Now, in the stock market’s winter of discontent, comes a jeremiad from a well-regarded seer who has accurately predicted past cataclysms.
Jeremy Grantham, co-founder of investment house GMO, thinks we are in a “super bubble” that is going to pop, just as the housing bubble did in 2008 and the dot-com bubble did in 2000, not to mention Japan’s in 1989. But he has some advice on to where to put your money to avoid the worst.
This time, Grantham wrote in a research paper, stocks are way overvalued, along with bonds, commodities, and housing. He points the finger at the Federal Reserve for allowing it all to happen thanks to cheap money.
Certainly, some write off Grantham as a perma-bear. But he has been prescient in the past.
His advice is to sell US stocks and plug the proceeds into cheaper shares in Japan and emerging markets. Gold and silver are good safe harbors to counter inflation, he counseled.
A key telltale of the current bubble, he explained, is a speed-up of price advances, “to two or three times the average speed of the full bull market.” During the current cycle, he said, the acceleration started in 2020 and ended in February 2021, as the Nasdaq Composite rose 58%, “and an astonishing 105% from the COVID-19 low.”
Then there’s the narrowing of the market, as Big Tech leaders provided much of the energy that propelled the indexes skyward, he declared. Next, he went on, “at the end of the great bubbles it seems as if the confidence termites attack the most speculative and vulnerable first and work their way up, sometimes quite slowly, to the blue chips.”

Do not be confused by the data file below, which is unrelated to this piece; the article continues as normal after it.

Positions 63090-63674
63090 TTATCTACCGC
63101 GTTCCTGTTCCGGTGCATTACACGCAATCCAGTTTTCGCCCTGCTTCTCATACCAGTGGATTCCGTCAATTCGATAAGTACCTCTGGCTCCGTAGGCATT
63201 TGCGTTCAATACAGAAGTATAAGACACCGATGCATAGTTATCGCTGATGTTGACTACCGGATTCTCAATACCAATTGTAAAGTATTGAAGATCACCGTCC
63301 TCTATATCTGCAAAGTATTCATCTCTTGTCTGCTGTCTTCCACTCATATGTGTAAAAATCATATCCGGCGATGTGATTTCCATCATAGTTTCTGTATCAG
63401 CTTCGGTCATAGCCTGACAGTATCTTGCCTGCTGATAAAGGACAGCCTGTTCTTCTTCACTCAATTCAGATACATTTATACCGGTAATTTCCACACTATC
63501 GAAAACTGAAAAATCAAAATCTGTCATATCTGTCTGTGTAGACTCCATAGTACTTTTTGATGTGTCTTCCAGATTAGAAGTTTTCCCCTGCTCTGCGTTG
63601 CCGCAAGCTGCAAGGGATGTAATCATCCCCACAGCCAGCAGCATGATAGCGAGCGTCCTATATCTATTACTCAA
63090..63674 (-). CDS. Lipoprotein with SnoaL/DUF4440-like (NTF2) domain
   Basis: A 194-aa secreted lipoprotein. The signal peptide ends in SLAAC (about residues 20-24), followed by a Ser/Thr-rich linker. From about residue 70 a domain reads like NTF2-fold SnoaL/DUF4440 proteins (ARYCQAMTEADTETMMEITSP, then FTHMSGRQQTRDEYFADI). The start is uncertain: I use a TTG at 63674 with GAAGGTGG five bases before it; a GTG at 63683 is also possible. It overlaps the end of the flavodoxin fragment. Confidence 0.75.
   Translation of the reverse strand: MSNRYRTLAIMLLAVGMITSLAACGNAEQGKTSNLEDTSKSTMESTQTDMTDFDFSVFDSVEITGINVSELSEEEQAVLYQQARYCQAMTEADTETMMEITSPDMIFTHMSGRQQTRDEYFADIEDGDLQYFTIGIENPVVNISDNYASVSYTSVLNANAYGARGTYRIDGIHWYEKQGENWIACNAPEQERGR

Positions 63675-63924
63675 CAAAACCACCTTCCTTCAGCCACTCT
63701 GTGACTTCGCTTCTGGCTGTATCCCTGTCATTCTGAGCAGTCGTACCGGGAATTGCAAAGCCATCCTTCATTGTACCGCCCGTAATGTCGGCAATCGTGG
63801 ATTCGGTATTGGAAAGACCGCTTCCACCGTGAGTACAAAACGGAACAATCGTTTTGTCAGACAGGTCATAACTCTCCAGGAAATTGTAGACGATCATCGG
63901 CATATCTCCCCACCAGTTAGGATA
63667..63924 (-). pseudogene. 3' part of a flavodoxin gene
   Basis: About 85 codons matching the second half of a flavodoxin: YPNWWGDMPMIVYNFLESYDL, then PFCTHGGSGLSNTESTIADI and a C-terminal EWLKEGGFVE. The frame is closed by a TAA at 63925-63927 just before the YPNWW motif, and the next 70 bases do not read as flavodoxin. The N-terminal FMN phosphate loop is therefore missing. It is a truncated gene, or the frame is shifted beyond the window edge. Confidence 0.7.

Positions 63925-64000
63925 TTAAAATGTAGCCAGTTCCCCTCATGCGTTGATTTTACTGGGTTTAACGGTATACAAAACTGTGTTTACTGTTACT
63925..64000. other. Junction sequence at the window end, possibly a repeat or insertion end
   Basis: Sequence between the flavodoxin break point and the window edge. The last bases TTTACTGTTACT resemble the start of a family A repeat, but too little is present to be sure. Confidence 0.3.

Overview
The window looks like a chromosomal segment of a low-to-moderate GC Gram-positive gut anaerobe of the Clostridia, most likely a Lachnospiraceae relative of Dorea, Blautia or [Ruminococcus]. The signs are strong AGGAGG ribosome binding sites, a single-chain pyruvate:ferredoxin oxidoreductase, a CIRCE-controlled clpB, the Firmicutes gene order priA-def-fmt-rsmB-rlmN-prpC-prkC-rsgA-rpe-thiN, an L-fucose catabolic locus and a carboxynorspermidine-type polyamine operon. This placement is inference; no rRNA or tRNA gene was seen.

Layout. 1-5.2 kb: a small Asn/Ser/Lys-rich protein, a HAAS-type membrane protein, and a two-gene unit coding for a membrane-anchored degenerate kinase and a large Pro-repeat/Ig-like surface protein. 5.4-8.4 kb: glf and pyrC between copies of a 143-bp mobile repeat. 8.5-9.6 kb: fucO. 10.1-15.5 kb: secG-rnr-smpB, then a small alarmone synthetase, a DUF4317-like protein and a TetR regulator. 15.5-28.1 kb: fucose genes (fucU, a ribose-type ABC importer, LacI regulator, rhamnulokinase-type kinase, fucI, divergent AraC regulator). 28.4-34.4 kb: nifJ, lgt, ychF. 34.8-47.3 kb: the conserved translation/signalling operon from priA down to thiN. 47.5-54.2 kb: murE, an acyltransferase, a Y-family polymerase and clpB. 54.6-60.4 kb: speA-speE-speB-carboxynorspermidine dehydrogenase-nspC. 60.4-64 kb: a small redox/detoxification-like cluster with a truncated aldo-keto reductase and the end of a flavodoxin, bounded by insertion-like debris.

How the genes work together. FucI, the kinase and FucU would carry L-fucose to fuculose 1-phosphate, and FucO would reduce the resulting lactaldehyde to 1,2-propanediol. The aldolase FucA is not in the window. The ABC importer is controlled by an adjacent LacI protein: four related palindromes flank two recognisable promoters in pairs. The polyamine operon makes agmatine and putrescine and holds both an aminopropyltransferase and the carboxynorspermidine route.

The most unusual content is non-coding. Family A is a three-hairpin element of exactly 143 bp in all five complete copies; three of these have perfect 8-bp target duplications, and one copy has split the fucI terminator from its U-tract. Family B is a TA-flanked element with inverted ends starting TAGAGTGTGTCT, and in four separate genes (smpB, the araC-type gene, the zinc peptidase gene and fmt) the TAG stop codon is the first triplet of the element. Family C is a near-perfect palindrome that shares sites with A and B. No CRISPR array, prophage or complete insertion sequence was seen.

Grantham predicted that the S&P 500 will slide 45% from Wednesday’s close. The Nasdaq Composite, already down 12% this month, has much more to fall, he added.
To Grantham, the initial indication of problems ahead was a year ago, when many of the most speculative stocks began to decline.
Next came what Grantham in his paper termed “the most exuberant, ecstatic, even crazy investor behavior in the history of the US stock market.” Add in “the highest-priced bond markets in the US and most other countries around the world, and the lowest rates, of course, that go with them, that human history has ever seen.” Plus, overpriced commodities, namely metals and oil. Also, “the US housing market is selling at a high multiple of family income.”
And the ultimate villain, he said, is the Fed. That’s going back to Alan Greenspan, who became the central bank’s chief in 1987. The Fed, Grantham complained, has “aided and abetted” three bubbles since (counting the present one).
“Everything has consequences and the consequences this time may or may not include some intractable inflation,” Grantham wrote. “But it has already definitely included the most dangerous breadth of asset overpricing in financial history.”